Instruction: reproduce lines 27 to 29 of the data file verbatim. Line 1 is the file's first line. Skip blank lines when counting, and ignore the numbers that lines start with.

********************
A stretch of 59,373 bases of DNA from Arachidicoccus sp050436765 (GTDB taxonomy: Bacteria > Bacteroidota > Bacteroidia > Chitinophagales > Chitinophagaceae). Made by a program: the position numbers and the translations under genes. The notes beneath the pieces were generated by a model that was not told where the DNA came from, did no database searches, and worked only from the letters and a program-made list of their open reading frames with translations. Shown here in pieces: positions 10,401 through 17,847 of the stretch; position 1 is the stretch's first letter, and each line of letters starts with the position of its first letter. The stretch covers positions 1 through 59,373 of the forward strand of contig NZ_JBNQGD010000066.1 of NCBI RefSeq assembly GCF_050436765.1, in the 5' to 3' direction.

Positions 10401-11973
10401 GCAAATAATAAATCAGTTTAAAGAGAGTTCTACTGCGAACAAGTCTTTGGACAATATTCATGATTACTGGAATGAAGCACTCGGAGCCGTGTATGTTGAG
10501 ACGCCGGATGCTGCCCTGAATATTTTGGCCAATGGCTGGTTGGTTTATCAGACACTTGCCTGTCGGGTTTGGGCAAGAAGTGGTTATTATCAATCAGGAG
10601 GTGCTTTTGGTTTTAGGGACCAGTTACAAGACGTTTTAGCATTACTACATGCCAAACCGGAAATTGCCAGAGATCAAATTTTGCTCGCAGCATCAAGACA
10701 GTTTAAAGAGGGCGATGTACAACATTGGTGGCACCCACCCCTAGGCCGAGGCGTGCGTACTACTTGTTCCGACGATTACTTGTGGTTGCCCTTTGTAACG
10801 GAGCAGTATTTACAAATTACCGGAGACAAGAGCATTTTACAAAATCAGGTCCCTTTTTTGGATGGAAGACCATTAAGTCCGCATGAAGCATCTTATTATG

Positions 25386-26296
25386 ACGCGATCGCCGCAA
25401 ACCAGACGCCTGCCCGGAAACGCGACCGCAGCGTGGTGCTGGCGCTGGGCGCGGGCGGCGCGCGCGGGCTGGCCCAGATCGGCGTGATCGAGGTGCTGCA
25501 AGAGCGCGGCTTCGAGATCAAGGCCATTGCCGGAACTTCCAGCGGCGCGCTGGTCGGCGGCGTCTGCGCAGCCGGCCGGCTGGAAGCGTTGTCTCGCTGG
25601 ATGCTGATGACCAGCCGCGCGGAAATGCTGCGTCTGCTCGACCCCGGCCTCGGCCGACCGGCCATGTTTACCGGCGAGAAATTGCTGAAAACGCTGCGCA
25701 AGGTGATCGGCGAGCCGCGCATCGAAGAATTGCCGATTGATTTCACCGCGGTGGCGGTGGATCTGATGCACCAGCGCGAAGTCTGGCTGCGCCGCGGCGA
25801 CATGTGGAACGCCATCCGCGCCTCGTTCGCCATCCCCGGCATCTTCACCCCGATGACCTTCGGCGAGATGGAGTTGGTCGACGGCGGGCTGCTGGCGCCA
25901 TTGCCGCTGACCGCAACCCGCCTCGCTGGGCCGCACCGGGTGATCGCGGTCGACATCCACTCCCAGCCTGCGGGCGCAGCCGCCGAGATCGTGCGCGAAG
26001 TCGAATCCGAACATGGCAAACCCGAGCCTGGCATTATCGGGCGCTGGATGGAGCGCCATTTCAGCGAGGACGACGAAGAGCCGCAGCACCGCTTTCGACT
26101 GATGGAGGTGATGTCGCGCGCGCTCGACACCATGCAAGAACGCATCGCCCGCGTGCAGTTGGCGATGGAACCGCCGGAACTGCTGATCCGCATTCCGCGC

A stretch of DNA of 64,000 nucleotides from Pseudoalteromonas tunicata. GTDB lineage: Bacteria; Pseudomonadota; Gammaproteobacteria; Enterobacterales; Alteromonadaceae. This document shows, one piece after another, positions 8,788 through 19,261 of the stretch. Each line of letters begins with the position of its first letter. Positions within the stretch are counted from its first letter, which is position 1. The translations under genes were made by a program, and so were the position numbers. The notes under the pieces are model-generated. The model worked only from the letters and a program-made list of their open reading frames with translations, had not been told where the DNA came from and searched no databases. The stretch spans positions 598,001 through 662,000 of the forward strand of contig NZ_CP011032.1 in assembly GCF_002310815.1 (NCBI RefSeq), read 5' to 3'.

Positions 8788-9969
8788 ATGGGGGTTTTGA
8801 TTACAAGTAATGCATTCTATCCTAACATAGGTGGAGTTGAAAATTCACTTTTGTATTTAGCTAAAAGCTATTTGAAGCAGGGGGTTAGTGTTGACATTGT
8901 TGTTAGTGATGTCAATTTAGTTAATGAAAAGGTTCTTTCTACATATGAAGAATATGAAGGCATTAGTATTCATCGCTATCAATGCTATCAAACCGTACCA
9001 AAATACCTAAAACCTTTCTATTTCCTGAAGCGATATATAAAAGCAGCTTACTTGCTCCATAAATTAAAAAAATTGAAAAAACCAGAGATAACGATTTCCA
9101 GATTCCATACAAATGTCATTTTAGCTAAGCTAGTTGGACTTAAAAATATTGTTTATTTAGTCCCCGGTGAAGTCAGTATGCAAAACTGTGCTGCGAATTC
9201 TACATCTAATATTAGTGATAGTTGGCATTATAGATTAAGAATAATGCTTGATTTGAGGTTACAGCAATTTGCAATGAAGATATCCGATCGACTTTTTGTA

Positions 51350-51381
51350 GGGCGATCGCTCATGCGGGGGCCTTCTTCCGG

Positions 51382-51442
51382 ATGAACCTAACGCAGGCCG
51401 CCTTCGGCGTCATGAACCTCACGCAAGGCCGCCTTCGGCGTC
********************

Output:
51350 GGGCGATCGCTCATGCGGGGGCCTTCTTCCGG

Positions 51382-51442
51382 ATGAACCTAACGCAGGCCG